Communication with IRS Personnel
Section 6103 of Title 26 of the United States Code governs not only
access to tangible tax material (e.g., returns, IRS investigative reports),
also communications regarding such material. See this Manual at 503. Communication between IRS personnel
the prosecutor (e.g., the furnishing by IRS of investigative leads,
of IRS investigative results) is severely restricted. Satisfactory
is possible, however, where disclosure has been obtained pursuant to 26
§ 6103(i)(1) or (i)(2).|
Under either 26 U.S.C. § 6103(i)(1) or (i)(2), communication
between a prosecutor and IRS agent is permissible to the same extent that
disclosure is authorized in the court order or request. The prosecutor and
IRS agent can discuss fully the material initially disclosed to the
Assuming the order or request authorizes IRS disclosure of subsequently
material, discussion and exchange of information can continue within the
boundaries of the order or request as dictated by the necessities of the
investigation. Separate court orders or requests are required, however, to
facilitate communication where the investigation expands to focus on
not included in the original order or request.
Absent a 26 U.S.C. § 6103(i)(1) court order or a 26 U.S.C.
6103(i)(2) request, IRS can only provide tax material under 26 U.S.C.
6103(i)(3) and 26 U.S.C. § 6103(k)(6), both of which inhibit ongoing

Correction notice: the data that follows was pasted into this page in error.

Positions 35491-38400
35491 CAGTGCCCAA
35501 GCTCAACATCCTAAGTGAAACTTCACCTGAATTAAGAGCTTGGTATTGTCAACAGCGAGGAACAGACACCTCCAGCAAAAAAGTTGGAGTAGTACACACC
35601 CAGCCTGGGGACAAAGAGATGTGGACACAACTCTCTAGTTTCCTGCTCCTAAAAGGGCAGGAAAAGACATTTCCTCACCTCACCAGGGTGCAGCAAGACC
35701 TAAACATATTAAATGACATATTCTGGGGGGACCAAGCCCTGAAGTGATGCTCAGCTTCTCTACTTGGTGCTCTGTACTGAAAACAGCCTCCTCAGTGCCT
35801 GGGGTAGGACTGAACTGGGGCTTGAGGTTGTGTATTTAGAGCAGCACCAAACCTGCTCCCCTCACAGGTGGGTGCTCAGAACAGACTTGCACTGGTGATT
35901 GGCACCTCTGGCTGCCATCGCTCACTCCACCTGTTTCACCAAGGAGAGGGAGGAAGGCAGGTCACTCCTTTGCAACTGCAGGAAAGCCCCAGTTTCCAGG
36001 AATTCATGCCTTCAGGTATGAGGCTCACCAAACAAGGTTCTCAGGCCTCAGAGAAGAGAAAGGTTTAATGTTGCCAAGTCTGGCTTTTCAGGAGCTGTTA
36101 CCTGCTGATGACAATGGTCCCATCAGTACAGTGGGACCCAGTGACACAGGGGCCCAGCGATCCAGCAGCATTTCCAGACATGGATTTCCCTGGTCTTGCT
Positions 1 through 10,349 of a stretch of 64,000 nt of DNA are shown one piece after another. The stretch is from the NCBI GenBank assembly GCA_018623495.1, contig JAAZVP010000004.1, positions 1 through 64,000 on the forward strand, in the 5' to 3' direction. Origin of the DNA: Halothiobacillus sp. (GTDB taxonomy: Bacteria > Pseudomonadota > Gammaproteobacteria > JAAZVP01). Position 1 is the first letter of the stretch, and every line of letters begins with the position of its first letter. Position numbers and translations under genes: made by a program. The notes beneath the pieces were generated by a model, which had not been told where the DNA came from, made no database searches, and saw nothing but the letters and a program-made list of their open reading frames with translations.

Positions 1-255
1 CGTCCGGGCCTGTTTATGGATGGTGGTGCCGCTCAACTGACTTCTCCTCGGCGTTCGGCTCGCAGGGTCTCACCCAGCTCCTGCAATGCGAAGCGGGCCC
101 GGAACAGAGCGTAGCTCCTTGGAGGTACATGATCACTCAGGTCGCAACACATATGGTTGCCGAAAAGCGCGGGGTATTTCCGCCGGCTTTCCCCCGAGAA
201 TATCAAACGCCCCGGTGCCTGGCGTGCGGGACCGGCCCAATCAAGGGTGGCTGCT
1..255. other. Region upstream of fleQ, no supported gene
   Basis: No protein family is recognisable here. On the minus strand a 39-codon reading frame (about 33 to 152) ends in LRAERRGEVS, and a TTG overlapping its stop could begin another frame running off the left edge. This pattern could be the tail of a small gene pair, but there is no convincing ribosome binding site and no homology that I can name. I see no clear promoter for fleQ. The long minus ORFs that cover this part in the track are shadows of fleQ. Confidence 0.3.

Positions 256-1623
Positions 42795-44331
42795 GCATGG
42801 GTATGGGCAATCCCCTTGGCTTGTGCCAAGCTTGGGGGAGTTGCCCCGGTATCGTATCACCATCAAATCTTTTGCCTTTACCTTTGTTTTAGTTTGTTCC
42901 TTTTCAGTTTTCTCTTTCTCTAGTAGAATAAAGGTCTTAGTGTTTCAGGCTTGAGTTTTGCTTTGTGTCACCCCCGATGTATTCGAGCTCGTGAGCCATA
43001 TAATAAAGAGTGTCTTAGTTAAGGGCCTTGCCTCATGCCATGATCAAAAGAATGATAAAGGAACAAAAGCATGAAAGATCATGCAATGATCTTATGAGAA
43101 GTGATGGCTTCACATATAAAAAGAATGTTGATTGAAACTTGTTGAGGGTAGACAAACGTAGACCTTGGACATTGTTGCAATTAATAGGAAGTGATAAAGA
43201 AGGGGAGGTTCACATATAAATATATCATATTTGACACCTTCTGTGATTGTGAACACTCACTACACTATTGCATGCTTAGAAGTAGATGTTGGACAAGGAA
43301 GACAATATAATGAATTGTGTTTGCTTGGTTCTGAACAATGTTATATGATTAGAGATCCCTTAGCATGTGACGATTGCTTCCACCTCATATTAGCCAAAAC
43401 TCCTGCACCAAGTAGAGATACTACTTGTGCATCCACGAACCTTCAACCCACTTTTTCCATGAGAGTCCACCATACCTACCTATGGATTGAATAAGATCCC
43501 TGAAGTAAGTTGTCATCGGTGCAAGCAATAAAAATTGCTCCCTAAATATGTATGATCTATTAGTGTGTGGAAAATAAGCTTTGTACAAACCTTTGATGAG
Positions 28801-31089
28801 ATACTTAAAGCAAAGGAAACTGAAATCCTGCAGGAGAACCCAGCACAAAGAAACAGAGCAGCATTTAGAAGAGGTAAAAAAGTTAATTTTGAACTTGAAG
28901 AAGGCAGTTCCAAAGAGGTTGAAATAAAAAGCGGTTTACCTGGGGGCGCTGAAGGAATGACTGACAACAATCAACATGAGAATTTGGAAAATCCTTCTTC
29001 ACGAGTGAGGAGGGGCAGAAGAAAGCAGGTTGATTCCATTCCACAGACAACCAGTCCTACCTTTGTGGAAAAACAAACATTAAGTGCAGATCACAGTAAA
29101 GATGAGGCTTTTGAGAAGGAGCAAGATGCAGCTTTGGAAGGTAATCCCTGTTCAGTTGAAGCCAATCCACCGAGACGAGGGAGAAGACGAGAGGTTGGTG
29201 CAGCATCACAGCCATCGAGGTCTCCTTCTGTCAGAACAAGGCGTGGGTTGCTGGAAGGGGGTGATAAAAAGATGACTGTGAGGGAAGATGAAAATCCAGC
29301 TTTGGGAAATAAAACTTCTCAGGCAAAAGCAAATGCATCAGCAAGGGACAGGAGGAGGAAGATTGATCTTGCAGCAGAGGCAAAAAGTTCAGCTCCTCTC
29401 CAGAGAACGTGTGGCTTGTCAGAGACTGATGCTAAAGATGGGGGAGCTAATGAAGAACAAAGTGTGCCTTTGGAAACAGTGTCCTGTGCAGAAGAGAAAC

Under 26 U.S.C. § 6103(i)(3)(A), 26 U.S.C. § 6103
be disclosed by IRS "to the extent necessary to apprise" the prosecutor of
possible commission of a federal crime. See this Manual at 508. The provision appears geared to
precipitating a 26 U.S.C. § 6103(i)(1) or (i)(2) request and not to
a flow of investigative leads. Assuming the latter use is not improper, the
material, once disclosed by IRS, could be discussed with an IRS agent where
investigation could not otherwise be properly conducted. Unlike 26 U.S.C.
6103(i)(1) and (i)(2), 26 U.S.C. § 6103(i)(3)(A) requires that all
disclosures -- initial and subsequent -- be in writing. Communication
to such an impediment appears overly cumbersome.
By contrast, 26 U.S.C. § 6103(i)(3)(B) does not require that
disclosures be in writing, which is sensible since it pertains to emergency
circumstances. The provision appears to be geared to supplying
leads calling for an immediate response by law enforcement authorities, and
communications between IRS and law enforcement authorities should be
under 26 U.S.C. § 6103(i)(3)(B).
Under 26 U.S.C. § 6103(k)(6), 26 U.S.C. § 6103 material
disclosed to a prosecutor by an IRS agent "to the extent that such
necessary in obtaining information, which is not otherwise reasonably
for purposes of tax administration. The provision is designed to allow an
investigator to make limited disclosures for purposes of completing a tax
but does not contemplate aiding the prosecutor with the preparation of a
criminal case. Thus, a prosecutor may not receive all the material relevant
the non-tax criminal case and, under 26 U.S.C. § 6103(k)(6), has no way
ascertaining the extent of relevant material withheld. No genuine exchange
information is possible under 26 U.S.C. § 6103(k)(6).